Chung faces stiff competition. Traditional private equity firms have spent years looking to Asia to prepare for the generational change. As the second and third generation of family businesses begin to take over, many will follow the path of their European peers and sell to enjoy life, create family offices or try new sources of income.
The impact investing market, which was previously estimated by the Global Impact Investing Network at $ 715 billion in 2020, is also inundated by traditional private equity firms seeking deals – which could lead skyrocketing valuations in areas such as renewable energies. Many of Chung’s deep-pocketed competitors will not need leverage to close deals.
Even though his rivals offer better pay, Chung hopes his more holistic approach will appeal to targets. The fund aims to buy controlling stakes that keep the existing family and management on board for the transition, while generating an annualized return of 25%. It aims to do so while improving ESG benchmarks through measures such as improved technology, increased efficiency, and retraining of workers on new business models.
Chung relies on his association with one of Asia’s best-known business clans and his long history of working on impact to open doors and build trust. This is an advantage that could be essential in Asia, where a larger share of the economy remains in the hands of family businesses.
“We really want to help them turn this major change into something more lasting,” he said. “They know I have the history and background of our own family business, I can give them a much more detailed background.”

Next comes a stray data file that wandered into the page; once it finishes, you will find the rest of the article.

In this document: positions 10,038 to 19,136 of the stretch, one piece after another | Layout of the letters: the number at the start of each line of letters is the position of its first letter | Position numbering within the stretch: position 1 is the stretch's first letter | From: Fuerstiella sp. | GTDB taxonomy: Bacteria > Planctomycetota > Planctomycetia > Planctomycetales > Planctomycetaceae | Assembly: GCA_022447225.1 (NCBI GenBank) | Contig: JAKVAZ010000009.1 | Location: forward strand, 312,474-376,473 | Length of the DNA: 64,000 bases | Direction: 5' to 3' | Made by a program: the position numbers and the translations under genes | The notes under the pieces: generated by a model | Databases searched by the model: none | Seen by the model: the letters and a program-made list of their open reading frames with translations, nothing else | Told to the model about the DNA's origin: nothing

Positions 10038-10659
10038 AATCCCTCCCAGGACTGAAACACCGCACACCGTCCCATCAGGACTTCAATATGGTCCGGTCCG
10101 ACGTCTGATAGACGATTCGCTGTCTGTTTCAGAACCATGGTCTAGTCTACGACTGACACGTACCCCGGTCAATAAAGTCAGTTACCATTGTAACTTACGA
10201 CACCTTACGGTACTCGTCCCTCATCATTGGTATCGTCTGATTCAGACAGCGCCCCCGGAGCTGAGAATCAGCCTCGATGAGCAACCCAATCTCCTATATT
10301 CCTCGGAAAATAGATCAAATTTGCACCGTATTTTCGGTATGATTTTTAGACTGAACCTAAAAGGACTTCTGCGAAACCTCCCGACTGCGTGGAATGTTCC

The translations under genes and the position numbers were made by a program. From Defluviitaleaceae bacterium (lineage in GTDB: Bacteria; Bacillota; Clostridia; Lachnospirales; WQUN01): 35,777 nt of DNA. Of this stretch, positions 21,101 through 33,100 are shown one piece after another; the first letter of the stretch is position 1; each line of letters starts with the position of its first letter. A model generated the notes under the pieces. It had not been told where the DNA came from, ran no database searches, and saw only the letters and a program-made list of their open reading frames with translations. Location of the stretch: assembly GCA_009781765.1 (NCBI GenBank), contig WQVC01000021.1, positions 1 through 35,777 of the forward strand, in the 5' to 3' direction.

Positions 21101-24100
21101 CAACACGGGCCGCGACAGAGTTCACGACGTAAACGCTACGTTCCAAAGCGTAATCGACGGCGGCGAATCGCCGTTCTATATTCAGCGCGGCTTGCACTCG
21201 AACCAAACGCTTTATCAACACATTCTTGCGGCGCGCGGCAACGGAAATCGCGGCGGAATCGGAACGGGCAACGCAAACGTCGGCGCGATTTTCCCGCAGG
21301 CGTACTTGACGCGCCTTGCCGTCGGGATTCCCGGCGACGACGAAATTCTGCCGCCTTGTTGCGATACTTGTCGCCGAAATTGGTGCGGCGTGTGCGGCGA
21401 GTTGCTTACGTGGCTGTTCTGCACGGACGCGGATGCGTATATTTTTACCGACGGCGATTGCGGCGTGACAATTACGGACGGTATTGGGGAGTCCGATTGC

Sylvan will be one of the few impact LBO companies to raise significant funds. Stockholm-based Trill Impact, which was started by EQT co-founder Jan Stahlberg, raised its first buyout fund of 900 million euros ($ 1.1 billion) this year. He said one of the benefits of running an impact fund is the lower cost of capital for lenders looking to meet ESG goals.
By combining this slight advantage with other skills like his team of experts who are attentive to the evolution of ESG regulations in Europe, Stahlberg hopes to secure buyout deals with commercial rates of return while doing good. . Much of this will be driven by young consumers demanding that the services they use be produced and regulated with sustainability in mind – a change that will be felt in Europe sooner than in Asia or the United States.
“If I can show that you can make that much money if not more just by investing in companies that contribute, I will probably get 30-40 followers and then we will really change the global investment community,” Stahlberg said in an interview. .
(Updates with names of contributors in the fourth paragraph)